Health security's blind spot

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The severity of this year's influenza virus is a reminder of the daunting task facing the global health community as it struggles to prevent infectious diseases from sparking deadly epidemics.

Seth - Science - Blind spot

Geneva, 9 March 2018 - Today, yellow fever and cholera continue to spread in Africa, while Brazil is in the midst of a major yellow fever outbreak. It was only recently that Zika virus and Ebola virus epidemics were in the headlines. The world needs to harness every resource and tool in the battle to catch outbreaks before they catch us. Prevention is always the first line of defense, and nations must maintain vigilant surveillance—and yet, effective and affordable, quick and definitive diagnostics are absent in the countries where they are most needed. This represents one of our most serious global health security blind spots.

During the 2014 Ebola epidemic in West Africa, the first cases were initially misdiagnosed as cholera, and then later as Lassa fever on the basis of clinical symptoms. It took nearly 3 months before blood samples sent to Europe finally identified the disease as Ebola, during which time it was allowed to spread. Similarly, in Nigeria, a lack of rapid diagnostics is making it difficult to get ahead of the current yellow fever outbreak with targeted vaccination...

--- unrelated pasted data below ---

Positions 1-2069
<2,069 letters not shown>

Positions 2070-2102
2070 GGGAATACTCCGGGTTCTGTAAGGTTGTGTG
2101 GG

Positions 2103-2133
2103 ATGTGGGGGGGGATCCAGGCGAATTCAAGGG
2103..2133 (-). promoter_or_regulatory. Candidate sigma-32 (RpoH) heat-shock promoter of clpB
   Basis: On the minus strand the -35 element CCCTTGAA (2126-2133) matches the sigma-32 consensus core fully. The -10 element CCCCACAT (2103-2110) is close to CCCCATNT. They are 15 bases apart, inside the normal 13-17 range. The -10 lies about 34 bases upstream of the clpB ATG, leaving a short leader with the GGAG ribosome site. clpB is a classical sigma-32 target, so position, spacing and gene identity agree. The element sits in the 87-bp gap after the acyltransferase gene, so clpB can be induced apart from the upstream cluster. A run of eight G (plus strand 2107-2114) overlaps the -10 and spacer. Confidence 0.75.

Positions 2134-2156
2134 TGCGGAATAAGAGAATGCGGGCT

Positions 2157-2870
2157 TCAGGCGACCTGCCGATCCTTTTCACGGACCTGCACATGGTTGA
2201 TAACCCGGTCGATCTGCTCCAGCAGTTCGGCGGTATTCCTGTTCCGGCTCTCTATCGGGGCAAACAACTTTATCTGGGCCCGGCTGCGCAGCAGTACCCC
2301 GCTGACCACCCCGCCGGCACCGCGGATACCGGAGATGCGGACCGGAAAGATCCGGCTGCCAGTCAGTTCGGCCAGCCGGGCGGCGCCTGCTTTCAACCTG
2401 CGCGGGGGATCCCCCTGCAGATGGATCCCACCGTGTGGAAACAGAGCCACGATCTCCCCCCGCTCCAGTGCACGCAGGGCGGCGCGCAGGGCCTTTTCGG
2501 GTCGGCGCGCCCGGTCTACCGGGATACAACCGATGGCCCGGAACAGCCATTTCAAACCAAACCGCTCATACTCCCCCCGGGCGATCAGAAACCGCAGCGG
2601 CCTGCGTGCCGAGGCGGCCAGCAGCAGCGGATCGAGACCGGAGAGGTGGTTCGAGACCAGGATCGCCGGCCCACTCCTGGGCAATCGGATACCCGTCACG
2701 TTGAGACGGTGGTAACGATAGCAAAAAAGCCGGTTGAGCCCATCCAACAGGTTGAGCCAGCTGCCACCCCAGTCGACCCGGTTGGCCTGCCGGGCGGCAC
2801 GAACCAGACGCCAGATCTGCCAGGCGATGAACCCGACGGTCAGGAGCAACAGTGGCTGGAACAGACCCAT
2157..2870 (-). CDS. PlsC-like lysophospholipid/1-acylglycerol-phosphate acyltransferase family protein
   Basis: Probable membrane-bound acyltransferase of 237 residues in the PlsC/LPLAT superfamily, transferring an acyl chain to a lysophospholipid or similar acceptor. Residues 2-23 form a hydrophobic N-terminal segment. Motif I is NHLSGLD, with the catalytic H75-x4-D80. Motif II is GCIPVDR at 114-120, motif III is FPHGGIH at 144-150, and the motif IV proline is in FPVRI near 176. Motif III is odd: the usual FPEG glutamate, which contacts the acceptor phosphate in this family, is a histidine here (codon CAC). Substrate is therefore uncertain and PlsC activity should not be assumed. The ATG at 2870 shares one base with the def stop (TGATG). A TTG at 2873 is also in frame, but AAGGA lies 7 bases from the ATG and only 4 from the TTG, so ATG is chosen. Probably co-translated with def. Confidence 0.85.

Read the full article on the Science website.

 

US$ 80-100 billion

Investing in Gavi’s 2016-2020 strategy has the potential to deliver US$ 80-100 billion in costs averted related to illness, such as productivity loss due to death/disability, treatment costs, caretaker productivity loss and transport costs.

Stack M et al. Estimated economic benefits during Decade of Vaccines, Health Affairs 2011

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